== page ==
• Furniture rental: Do you need a temporary crib for a little one or need some other must-have piece of furniture? You can get reimbursed for furniture rentals while your old furniture is being replaced.
  • Storage costs: Need to keep your stuff somewhere safe? Your coverage may also cover the cost of a temporary storage unit.
  • Moving or displacement costs: Insurance may cover it if you need to move or hire movers to transport your stuff while you’re between homes.
  • Pet boarding: If your hotel or rental isn’t pet friendly, you may be able to get your pet boarded.

FYI: ALE coverage isn’t unlimited. Most policies only cover up to 20% of your coverage limit.

What Isn’t Covered by Homeowners Insurance?

If you live in an area that is prone to natural disasters, like hurricanes, wildfires or tornadoes, you may only be partially covered. When you’re getting your policy, ask your insurance agent about any special or additional coverage (sometimes called endorsements) that may be important in your area. 

Endorsements can cover lots of potential problems, ranging from sewer backups to earthquakes to the cost of replacing your home office.

Depending on where you live, you may need special coverage for flooding. Flood policies aren’t typically available through standard insurance companies. You can get them through the National Flood Insurance Program.

Anything that doesn’t fall into one of these categories – a declaration of war, a nuclear hazard, a disease epidemic or other natural disaster event that falls under force majeure (aka a greater force or act of God) – probably won’t be covered.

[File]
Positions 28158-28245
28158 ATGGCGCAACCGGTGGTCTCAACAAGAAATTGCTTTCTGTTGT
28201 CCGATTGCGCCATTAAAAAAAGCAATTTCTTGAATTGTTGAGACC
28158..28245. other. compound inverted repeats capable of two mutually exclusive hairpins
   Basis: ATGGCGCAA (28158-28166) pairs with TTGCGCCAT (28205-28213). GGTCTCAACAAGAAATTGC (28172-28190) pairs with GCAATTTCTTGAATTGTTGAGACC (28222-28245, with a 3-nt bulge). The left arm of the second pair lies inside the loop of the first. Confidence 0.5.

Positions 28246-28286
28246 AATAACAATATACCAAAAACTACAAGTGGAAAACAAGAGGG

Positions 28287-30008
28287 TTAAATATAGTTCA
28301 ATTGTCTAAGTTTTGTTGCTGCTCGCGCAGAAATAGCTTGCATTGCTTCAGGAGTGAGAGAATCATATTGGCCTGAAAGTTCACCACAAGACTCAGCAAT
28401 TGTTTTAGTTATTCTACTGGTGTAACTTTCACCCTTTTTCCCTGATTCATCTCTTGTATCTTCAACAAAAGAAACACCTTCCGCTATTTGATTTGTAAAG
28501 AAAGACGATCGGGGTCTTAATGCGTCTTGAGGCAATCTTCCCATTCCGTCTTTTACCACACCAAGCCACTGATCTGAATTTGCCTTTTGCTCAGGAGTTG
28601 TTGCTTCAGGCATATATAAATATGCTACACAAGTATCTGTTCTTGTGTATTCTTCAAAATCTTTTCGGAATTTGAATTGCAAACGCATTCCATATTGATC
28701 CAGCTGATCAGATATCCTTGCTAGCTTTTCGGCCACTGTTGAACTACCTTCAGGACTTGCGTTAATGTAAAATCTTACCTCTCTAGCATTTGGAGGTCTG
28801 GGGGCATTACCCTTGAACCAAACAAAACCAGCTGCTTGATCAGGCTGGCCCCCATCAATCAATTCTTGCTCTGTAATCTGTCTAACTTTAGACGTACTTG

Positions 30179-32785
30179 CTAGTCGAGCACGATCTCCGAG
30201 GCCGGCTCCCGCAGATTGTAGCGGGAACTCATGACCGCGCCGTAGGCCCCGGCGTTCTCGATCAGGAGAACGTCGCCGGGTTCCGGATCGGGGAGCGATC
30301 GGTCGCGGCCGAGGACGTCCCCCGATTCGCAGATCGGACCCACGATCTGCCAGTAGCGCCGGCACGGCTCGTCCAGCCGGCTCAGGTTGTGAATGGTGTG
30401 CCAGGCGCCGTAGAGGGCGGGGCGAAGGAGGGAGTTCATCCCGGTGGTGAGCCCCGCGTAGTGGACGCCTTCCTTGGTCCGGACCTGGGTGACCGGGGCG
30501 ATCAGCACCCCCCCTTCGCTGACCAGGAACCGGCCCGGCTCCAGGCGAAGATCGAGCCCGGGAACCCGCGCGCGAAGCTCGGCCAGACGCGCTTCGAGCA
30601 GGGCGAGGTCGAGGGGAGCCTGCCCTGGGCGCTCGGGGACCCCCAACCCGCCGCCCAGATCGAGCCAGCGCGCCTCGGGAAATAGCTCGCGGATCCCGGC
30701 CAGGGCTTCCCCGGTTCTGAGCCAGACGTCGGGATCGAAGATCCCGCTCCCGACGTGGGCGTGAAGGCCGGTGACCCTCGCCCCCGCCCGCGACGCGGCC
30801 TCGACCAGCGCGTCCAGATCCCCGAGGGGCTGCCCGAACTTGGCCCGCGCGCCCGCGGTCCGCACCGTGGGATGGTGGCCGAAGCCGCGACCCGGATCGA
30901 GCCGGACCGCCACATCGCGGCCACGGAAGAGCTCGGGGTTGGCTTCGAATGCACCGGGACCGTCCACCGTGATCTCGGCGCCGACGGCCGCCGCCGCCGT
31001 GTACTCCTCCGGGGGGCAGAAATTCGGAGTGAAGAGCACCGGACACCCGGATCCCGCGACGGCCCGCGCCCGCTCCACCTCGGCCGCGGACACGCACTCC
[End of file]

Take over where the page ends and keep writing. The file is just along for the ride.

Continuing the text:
What Are the Different Types of Homeowners Coverage?

While insurance companies offer different policies, there are eight main types of homeowners insurance. They are usually classified using one of the HO codes: 

  • HO-1 and HO-2: Homeowners insurance with limited coverage
  • HO-3: Standard homeowners insurance (This is the most common type of insurance in the U.S.)[4]
  • HO-4: Renters insurance
  • HO-5: Premier or comprehensive coverage (This policy offers the greatest protection but isn’t available to all homeowners.)
  • HO-6: Condo insurance 
  • HO-7: Mobile home insurance 
  • HO-8: Older or historic home insurance

No matter which policy you get, homeowners insurance should include main dwelling coverage, personal property coverage, liability protection and additional living expenses.

How Homeowners Insurance Works: Actual Cash Value vs. Replacement Cost

When something does go wrong and you need to take advantage of your insurance policy, your insurer won’t simply write a check for the amount listed on your policy. Your payout will be based on the cost to rebuild and your level of coverage. 

In fact, most insurance companies only provide coverage for 50% – 70% of the amount of insurance you have on the home.[3]

The amount you receive is usually determined using one of two approaches: the actual cash value of the damaged property or the cost to replace it.

Actual cash value

Your insurer pays the cost to repair the damage or replace your property minus depreciation. You’ll usually see this applied to your belongings, not your home. Why? Because homes tend to appreciate (gain value) over time, while your belongings tend to lose value over time. 

Replacement cost

This method of determining how much you get back is based on the cost to replace or repair any damage. These costs are determined in different ways.

  • Functional replacement cost value: With this method, items are replaced or damage is repaired with less expensive materials.